Have you ever wondered why we celebrate Womens Day on the 9th August in South Africa? It has nothing to do with honouring women just because we need another “Mother’s Day”, this day commemorates the 9 August 1956 when women participating in a national march petitioned against pass laws …
(For anyone who does not know the history – “pass laws” were legislation that required African persons to carry a document on them to ‘prove’ that they were allowed to enter a ‘white area’ during the Apartheid regime).
On this day in 1956, over 20 000 women of all races and ages from every corner of South Africa marched together towards the Union Buildings in Pretoria. These brave women were marching in protest against the pass laws that proposed even further restrictions on the movements of women.
Organised by the Federation of South African Women, the March was led by four brave women; Helen Joseph, Rahima Moosa, Sophie Williams and Lilian Ngoyi. The leaders delivered petitions to Prime Minister JG Strijdom’s office within the Union Buildings in Pretoria.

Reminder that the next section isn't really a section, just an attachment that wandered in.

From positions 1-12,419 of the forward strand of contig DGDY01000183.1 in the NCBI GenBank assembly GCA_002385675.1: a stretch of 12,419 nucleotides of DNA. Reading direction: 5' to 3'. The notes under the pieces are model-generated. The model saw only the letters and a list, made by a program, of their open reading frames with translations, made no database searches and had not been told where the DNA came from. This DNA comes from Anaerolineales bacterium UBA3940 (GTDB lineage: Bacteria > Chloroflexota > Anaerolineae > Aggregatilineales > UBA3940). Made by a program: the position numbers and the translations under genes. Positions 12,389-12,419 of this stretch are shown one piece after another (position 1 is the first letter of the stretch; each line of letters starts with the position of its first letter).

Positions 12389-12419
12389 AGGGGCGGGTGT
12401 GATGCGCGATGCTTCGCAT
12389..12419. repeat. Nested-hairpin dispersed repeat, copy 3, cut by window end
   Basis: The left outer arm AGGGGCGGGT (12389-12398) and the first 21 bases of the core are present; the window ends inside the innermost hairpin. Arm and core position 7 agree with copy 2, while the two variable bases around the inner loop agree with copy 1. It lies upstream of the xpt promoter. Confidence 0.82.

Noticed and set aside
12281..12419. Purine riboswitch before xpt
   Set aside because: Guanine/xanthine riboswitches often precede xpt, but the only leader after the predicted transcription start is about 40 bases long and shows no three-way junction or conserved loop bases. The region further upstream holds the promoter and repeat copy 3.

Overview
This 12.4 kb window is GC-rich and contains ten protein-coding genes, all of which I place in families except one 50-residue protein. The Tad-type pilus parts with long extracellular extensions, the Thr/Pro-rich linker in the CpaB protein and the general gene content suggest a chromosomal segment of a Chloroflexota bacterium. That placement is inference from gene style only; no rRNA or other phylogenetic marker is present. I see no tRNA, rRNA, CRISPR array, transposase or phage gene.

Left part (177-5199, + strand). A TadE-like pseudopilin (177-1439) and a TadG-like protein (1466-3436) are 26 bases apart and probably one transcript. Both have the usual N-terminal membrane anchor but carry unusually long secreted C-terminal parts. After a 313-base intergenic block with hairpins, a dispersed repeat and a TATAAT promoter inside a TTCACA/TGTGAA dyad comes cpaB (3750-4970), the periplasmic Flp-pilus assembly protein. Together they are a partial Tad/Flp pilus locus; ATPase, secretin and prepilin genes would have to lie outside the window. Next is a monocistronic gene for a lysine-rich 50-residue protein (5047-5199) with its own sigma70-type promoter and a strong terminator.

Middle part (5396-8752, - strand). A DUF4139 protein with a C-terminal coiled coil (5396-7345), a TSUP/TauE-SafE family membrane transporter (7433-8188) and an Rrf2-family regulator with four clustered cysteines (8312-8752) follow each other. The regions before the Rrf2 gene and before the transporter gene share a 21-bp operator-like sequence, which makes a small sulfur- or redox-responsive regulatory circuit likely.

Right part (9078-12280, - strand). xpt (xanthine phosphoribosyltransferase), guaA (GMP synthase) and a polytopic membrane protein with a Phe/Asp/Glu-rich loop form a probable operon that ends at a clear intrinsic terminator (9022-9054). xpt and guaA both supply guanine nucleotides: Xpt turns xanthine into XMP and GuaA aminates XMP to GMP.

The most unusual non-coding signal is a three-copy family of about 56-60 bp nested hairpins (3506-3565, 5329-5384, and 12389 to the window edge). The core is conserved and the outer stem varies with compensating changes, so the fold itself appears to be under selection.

Women throughout South Africa had put their names to these petitions indicating their anger and frustration at having their freedom of movement restricted by the hated official passes.
To conclude the Women’s March, the women sang freedom songs such as Nkosi sikeleli Afrika, however, the song that became the anthem of the march was “Wathint’ abafazi, Strijdom!”
When you strike the women,
you strike a rock,
you will be crushed [you will die]!
The march was a resounding success and South Africa recognises the bravery of these women who risked arrest, detention and banning by declaring 9 August National Women’s Day.
Photograph of Lilian Ngoyi © Robben Island Mayibuye Archives
Photograph of Women’s Monument by and © Kalden Ongmu for Africa News Network
Source credit: http://blog.sa-venues.com